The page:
Criminals have become excessively creative in their methods to steal anything from anyone today. The internet offers fraudsters the perfect avenue to contact unsuspecting individuals using an array of devious strategies. You might have come across some emails purporting to have originated from the IRS-don’t bite the bait; the IRS does not initiate communication with the taxpayers via emails.
Because the IRS is well known for its numerous and even confusing correspondences, it is still not yet very clear to most taxpayers how to guard themselves from fraudsters. What most people do not know is that IRS never sends any correspondence via the internet. The IRS will only send notices or tax documents through U.S. mail.
Most of these scam emails that might land in your inbox may ask for personal information which, if disclosed, can only be comparable to opening your front door to a gang of burglars. This is a very simple method to get access to your bank information and credit card finances. Most of the emails sent for phishing purposes contain links, which if clicked, can install data-extracting viruses or some other malware into your computer with ease. This makes it possible for the hacker to trace your personal information by monitoring the keystrokes of your keyboard; simple, but very dangerous.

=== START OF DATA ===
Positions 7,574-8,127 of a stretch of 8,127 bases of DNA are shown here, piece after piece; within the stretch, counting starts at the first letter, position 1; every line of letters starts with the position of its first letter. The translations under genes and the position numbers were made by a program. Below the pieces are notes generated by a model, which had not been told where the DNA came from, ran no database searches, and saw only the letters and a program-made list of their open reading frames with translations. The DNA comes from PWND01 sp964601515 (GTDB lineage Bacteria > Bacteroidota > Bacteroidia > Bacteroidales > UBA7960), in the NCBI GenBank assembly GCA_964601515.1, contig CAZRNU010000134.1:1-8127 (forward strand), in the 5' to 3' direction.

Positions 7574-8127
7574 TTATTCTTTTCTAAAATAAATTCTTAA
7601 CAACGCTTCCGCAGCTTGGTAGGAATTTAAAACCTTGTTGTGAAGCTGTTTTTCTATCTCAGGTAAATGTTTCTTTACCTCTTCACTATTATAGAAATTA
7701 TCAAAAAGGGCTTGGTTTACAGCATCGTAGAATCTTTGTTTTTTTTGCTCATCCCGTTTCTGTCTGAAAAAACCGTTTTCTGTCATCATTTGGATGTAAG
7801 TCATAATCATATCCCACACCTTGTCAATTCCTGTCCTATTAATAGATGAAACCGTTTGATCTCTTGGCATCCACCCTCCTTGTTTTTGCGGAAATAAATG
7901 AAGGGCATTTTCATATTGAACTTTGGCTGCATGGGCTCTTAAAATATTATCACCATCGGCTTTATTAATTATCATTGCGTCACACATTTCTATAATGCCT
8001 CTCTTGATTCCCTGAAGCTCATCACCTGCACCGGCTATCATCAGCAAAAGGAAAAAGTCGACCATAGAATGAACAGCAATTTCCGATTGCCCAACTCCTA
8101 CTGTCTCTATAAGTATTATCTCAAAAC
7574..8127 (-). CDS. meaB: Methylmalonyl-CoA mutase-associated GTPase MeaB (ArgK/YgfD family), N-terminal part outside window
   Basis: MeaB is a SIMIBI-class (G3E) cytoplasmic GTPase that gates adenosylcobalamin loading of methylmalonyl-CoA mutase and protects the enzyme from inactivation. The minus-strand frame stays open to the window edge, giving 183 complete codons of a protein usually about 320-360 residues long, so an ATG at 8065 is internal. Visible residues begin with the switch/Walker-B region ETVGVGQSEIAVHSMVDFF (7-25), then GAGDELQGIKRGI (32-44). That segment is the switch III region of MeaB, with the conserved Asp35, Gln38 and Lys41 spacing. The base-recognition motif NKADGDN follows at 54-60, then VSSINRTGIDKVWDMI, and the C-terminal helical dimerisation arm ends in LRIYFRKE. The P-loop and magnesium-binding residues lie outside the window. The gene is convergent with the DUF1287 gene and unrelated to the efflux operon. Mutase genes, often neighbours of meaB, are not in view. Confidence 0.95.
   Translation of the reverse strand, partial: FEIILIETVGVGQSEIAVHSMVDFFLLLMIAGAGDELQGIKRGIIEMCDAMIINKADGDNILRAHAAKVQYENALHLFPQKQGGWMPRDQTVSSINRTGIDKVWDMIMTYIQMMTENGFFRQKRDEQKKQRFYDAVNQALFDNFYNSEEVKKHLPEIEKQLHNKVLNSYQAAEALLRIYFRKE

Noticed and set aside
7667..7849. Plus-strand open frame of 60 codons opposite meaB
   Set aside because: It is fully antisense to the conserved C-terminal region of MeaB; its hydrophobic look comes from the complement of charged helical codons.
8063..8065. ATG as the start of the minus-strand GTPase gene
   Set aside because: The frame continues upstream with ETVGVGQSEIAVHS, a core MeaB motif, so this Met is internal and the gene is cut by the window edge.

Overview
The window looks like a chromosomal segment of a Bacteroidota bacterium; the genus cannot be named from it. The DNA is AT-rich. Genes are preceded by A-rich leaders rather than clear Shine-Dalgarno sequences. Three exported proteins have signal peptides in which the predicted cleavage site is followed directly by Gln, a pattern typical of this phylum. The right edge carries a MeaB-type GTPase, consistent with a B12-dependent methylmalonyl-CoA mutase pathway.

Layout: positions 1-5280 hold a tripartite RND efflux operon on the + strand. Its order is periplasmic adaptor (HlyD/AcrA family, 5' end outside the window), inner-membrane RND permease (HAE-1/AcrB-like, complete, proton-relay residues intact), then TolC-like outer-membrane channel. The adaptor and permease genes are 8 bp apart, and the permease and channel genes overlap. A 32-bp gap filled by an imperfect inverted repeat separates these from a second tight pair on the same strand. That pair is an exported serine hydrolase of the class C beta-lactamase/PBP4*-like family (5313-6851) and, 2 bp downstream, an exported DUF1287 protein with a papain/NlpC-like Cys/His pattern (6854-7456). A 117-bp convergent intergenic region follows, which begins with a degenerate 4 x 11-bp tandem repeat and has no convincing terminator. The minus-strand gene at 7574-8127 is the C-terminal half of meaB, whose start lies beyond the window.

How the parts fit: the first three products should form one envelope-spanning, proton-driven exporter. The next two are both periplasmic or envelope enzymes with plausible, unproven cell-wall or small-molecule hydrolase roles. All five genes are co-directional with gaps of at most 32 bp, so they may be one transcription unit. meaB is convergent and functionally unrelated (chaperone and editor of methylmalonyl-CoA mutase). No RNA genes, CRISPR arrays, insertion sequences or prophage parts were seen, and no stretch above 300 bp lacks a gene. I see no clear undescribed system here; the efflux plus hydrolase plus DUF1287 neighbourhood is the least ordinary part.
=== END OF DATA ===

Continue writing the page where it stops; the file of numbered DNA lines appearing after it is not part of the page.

The IRS website is unique in numerous ways, and phony emails stand out. However, if you are in a hurry to open and read the emails, you might not even the difference between irs.gov and something like irs.com or even worse, girs.com. The senders of these emails could be anywhere in the world. Note, that these individuals go an extra mile to copy the IRS website, even though most of them do such a shoddy job, and a single glance is all you need to detect danger.
Another important factor to consider is the English used on the website. There is a clear distinction amongst various English languages, but U.S. English is distinctive. However, countries like Russia are hiring native English writers and English-trained professionals to write acceptable U.S. English that can lure even the most astute mail readers. Even though you need to watch out for improper English, it is no longer a red alert. There are some perfectly coded websites with amazing U.S. English content still linked to phishing scams.
If you receive such emails, do not be in a hurry to respond to them, scrutinize the details of the website and if there is anything fishy, report them to the IRS. A simple search on the IRS website with the keyword “phishing” will open up some links on how to report such cases. Finally, before making any monetary transactions, it is important to research and verify the organization or company.